- Category: Tuberculosis (TB)
- Published on Monday, 27 April 2009 17:00
- Written by Michael Curran
On Sunday, April 26, the U.S. Department of Health and Human Services (DHHS) declared a public health emergency related to a growing outbreak of a new strain of swine flu.
The outbreak is associated with an H1N1 strain of influenza A that affects pigs. Pigs can also be infected by avian (bird) and human influenza viruses, and when flu viruses from different species coexist, they can swap gene segments to form "hybrid" viruses. While most prior cases of swine flu in humans have been linked to contact with pigs, the current strain appears to have evolved to be transmissible from person to person. Swine flu is not contracted from eating cooked pork.
Public health officials are concerned about the recent outbreak because most people do not have natural immunity to the new strain and because it is not preventable using current stocks of flu vaccine. The strain is susceptible to the anti-influenza drugs oseltamivir (Tamiflu) and zanamivir (Relenza), but resistant to amantadine (Symmetrel) and rimantadine (Flumadine).
Confirmed cases of swine flu were first reported late last week along the Mexican border in California and Texas. Over the weekend, additional cases were reported in Kansas, Ohio, and among school children in New York City. As of Monday morning, a total of 40 cases had been confirmed in the U.S., 28 of them in New York City.
The U.S. cases are thought to be related to a flu outbreak in Mexico that has caused nearly 2000 cases of illness and about 150 deaths; however, only a small number of the Mexican cases have been confirmed as H1N1 swine flu.
In contrast with most flu epidemics, the recent Mexican cases have tended to affect young, otherwise healthy adults; typically young children, elderly people, and individuals with chronic illnesses and compromised immunity -- including HIV positive people -- are most susceptible to and most likely to develop severe cases and complications of influenza.
One aspect that has puzzled epidemiologists is that while the Mexican outbreak has had a relatively high fatality rate, all the people affected in the U.S. have recovered after a relatively short and mild illness.
Suspected or confirmed cases of swine flu have also been reported in Canada, the U.K., Spain, Israel, and New Zealand, typically among individuals who have recently spent time in Mexico. The World Health Organization (WHO) has called the outbreak a "public health emergency of international concern."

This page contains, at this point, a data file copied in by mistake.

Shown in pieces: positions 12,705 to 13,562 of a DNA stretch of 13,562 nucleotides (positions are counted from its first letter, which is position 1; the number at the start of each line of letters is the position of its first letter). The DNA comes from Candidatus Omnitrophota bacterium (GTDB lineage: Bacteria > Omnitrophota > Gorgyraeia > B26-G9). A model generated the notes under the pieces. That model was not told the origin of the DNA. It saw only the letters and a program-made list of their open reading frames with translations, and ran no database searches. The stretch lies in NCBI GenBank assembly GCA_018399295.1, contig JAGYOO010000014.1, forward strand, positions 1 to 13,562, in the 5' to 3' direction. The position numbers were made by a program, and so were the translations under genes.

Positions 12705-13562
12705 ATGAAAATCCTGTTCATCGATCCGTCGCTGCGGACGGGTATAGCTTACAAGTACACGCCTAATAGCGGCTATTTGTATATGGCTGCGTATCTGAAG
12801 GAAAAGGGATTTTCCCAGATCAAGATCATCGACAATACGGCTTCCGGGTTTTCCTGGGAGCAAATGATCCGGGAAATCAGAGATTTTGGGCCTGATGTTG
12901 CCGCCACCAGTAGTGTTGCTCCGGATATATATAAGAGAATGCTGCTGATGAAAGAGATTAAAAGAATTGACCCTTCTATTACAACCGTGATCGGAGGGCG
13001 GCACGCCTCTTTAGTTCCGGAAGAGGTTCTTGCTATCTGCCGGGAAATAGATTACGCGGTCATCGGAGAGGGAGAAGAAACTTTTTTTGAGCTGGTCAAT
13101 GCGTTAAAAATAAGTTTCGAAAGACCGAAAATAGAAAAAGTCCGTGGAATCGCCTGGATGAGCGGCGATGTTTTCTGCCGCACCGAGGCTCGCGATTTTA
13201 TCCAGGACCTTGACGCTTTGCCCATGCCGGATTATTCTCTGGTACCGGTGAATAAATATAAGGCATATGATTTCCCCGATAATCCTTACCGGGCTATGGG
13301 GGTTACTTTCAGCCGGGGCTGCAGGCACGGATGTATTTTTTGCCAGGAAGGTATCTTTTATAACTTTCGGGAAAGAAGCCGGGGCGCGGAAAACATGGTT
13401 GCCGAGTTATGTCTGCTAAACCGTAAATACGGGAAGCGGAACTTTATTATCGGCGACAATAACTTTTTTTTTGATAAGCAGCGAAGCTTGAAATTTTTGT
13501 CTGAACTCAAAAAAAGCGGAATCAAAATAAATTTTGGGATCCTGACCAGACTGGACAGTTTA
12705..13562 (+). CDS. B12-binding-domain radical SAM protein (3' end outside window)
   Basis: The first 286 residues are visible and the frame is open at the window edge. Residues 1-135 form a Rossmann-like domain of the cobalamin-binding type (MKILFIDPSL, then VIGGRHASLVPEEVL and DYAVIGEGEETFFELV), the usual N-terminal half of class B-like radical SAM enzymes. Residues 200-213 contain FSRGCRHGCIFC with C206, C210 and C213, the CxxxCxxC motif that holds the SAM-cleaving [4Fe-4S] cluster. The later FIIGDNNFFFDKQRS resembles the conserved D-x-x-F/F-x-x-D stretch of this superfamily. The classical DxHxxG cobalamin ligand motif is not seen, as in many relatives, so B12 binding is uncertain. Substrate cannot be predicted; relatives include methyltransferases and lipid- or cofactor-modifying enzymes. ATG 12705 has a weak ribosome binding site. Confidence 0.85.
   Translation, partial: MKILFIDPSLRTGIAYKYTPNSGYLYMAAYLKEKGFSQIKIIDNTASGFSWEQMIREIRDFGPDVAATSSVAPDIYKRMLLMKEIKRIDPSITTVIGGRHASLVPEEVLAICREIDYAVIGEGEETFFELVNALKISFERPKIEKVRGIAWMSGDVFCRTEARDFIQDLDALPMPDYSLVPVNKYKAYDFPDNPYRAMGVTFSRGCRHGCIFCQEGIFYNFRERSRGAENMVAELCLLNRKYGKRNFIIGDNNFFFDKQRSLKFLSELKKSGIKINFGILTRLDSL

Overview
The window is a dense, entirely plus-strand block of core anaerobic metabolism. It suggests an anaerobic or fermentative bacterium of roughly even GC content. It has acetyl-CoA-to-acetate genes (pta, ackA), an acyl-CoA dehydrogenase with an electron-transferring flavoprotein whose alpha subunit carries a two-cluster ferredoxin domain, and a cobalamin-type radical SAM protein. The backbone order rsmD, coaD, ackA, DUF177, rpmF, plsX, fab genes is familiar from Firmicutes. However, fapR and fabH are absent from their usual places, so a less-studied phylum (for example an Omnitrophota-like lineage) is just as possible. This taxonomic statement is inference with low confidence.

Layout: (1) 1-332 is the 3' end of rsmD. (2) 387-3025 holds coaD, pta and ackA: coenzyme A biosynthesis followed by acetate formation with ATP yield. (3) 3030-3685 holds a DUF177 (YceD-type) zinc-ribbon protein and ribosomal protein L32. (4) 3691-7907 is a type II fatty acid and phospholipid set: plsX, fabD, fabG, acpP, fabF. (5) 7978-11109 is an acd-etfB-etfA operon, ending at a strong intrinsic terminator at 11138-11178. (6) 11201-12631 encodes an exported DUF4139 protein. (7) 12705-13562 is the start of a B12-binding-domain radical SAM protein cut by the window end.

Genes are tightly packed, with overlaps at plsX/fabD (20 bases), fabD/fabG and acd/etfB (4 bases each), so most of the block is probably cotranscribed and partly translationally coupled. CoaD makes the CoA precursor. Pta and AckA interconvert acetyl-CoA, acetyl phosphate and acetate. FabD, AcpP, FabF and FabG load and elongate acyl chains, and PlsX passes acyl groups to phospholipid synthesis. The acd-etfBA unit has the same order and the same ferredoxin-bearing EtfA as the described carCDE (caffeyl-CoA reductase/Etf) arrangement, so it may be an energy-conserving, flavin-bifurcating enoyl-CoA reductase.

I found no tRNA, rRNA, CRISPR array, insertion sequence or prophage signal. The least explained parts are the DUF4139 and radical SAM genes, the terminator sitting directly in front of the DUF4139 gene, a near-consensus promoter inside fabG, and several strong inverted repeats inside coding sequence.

The U.S. public heath emergency declaration releases resources to track and manage the outbreak. At a Sunday press conference, newly appointed Homeland Security Secretary Janet Napolitano sought to allay panic, saying people should view it as a "declaration of emergency preparedness."
As of Monday, the Centers for Disease Control and Prevention (CDC) has not called for extraordinary measures such as restricting travel, closing schools, or canceling public events. Such steps have been taken in Mexico City, however. As the epidemic evolves, public health officials may call for additional precautions in affected communities, including use of face masks and stricter "social distancing" measures.
The CDC has set up a web site with information about the emerging epidemic, at www.cdc.gov/swineflu.
The site includes general information and frequently asked questions about swine flu, the most recent epidemiological data on the current outbreak, basic precautions for flu prevention, and the latest recommendations for clinicians, home care providers, public officials, travelers, and others.
Symptoms of swine flu -- as with influenza in general -- include fever, fatigue, lethargy, lack of appetite, cough, runny nose, difficulty breathing, sore throat, body aches, and in some cases gastrointestinal symptoms such as nausea, vomiting, and diarrhea,
The CDC recommends the following steps for minimizing flu transmission:
- Cover your nose and mouth with a tissue when you cough or sneeze, and throw it in the trash after use.
- Wash your hands frequently with soap and water, or use an alcohol-based hand sanitizer.
- Avoid touching your eyes, nose, and mouth.
- If possible, avoid close contact with sick people.
- If you feel ill, stay home and avoid school, work, public transit, and other places where people gather.
In communities with confirmed swine flu cases, the CDC suggests that, "Persons with underlying medical conditions who are at high risk for complications of influenza may wish to consider avoiding large gatherings." Prophylactic anti-flu medications are recommended for susceptible people who must travel to outbreak areas.
Centers for Disease Control and Prevention (CDC). Swine Influenza (Flu). Updated April 27, 2009. www.cdc.gov/swineflu.
Associated Press. US declares public health emergency for swine flu. San Francisco Chronicle. April 26, 2009.
CNN. Swine flu sparks global concern; Mexico epicenter of outbreak. CNNhealth.com. April 27, 2009.